I would describe it as chronic feelings of inadequacy, incompetence and fraudulence, despite objective success.
For some of my clients, starting a new role has triggered an episode. However, imposter syndrome affects everyone, from the most successful CEO to a college starter.
In fact, actual ability and achievements are irrelevant. Driven personalities and those at the top of the ladder are just as vulnerable to imposter syndrome as I have recently found.
Have you experienced pressure perhaps at college or at work when delivering a presentation and felt sure that you were about to embarrass yourself ?
Or even if you didn’t embarrass yourself and excelled, you believed that you had fooled everyone yet again and your success is attributed to luck or a fluke; and that one day soon, you will be found out?’
Do you seek for validation in authority figures such as a boss or family member and give them the power to dictate whether you are successful or not?
Imposter syndrome is frequently associated with trait anxiety, generalized anxiety disorder (GAD), and social anxiety disorder.
So, what is the difference between ‘Imposter Syndrome’ and ‘Self Doubt’?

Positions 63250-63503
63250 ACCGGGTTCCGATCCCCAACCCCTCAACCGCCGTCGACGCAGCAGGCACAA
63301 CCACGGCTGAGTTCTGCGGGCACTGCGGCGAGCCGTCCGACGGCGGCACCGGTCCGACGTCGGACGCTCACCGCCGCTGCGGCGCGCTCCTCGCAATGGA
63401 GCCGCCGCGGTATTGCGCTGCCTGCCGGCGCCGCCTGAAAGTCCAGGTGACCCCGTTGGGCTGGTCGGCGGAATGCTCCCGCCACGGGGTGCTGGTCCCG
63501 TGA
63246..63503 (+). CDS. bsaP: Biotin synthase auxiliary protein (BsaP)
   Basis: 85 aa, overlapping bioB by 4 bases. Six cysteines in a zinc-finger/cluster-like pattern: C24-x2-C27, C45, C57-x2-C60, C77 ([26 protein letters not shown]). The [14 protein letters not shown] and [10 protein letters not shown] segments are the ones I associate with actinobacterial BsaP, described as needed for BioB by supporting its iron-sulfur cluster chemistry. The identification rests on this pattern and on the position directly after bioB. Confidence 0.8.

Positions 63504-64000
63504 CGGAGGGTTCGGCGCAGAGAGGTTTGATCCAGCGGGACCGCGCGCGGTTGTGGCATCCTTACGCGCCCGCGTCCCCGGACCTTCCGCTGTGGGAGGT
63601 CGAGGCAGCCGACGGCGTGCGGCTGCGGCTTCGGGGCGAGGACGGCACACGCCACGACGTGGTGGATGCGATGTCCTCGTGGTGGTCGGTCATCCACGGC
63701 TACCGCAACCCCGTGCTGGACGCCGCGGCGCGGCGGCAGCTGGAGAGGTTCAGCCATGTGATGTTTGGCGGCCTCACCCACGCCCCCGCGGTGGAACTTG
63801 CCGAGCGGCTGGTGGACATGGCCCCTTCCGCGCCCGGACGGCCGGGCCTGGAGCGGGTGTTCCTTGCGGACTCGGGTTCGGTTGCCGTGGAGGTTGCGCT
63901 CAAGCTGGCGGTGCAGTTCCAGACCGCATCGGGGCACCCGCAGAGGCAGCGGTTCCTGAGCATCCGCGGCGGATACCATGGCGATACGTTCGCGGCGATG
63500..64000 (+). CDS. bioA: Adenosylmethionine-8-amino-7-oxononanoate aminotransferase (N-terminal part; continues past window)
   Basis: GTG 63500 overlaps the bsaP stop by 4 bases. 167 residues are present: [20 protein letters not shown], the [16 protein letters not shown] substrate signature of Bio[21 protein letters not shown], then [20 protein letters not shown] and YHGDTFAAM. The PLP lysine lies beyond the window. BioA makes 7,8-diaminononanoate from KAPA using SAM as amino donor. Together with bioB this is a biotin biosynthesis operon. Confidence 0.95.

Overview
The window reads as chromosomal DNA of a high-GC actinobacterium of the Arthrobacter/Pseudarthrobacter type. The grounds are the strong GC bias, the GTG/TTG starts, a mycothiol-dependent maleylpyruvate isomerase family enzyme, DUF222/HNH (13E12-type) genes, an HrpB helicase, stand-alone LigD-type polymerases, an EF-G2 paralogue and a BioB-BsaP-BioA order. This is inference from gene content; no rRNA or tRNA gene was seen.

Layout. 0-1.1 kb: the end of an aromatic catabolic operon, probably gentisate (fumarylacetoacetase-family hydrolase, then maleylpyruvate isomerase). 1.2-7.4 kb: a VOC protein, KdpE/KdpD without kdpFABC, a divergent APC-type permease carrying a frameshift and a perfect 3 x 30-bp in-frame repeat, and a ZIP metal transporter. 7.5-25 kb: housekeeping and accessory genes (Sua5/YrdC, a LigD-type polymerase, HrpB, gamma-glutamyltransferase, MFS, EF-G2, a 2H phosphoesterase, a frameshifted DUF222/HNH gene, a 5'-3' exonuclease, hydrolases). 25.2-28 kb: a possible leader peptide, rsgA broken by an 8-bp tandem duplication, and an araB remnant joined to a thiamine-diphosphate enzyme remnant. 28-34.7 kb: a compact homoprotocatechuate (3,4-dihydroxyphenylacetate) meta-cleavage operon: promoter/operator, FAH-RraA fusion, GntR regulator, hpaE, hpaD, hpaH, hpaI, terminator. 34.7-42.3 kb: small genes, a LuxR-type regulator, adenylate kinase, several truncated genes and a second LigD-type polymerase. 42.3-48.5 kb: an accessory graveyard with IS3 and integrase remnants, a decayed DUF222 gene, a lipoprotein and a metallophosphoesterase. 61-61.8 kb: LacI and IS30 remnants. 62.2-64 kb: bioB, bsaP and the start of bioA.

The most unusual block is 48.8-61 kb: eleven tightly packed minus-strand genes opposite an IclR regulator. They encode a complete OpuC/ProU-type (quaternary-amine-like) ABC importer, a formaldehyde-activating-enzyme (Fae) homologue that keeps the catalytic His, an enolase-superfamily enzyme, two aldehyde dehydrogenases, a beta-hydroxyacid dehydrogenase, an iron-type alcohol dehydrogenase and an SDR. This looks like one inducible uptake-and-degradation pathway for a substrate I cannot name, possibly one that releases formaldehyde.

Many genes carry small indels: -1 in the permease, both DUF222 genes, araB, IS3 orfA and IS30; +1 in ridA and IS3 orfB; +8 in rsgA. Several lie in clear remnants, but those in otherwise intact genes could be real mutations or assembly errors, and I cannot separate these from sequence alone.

There’s nothing wrong with occasional self-doubt. Most people feel like an imposter at some point in their lives, especially in intimidating scenarios. Whether they’re on a date, at a new job, or speaking in front of a large crowd.
What Causes Imposter Syndrome?
Imposter syndrome is likely the result of multiple factors, including personality traits (such as perfectionism) and family background where achievement is valued above all else.
How to Deal with Imposter Syndrome…
There’s no one easy treatment plan for imposter syndrome but a ‘Transformation of Worth’ Program takes you through a process of exploring it’s root……
Reframe your thinking: It helps to be mindful of antecedents, beliefs, and emotions. You can use these categories to put your thoughts in perspective.
For example, you might get a raise, so you feel distress or guilt because you believe you didn’t deserve it. Go back and examine why you have this belief and examine if it’s valid or self serving.
Embrace success: If you have imposter syndrome, it can be tempting to invalidate even the smallest success. Resist that urge of being dismissive and rather list every success and allow them to resonate emotionally.
Over time, this practice will give you a realistic picture of your accomplishments and help affirm your self-worth.
Talk it out: Whether it’s to a mentor, friend, or therapist, talk to someone else about how you’re feeling. Getting an outside perspective can reduce irrational beliefs and ground you in reality.
Show self-compassion through ‘Mindfulness’: This helps you reflect on your feelings and foster more compassionate, constructive ways of relating to yourself. It has become a popular approach to overcoming imposter syndrome.
To explore your journey in ‘returning back to your ‘worth’ book a complimentary discovery call and remove the ‘imposter within you’…….
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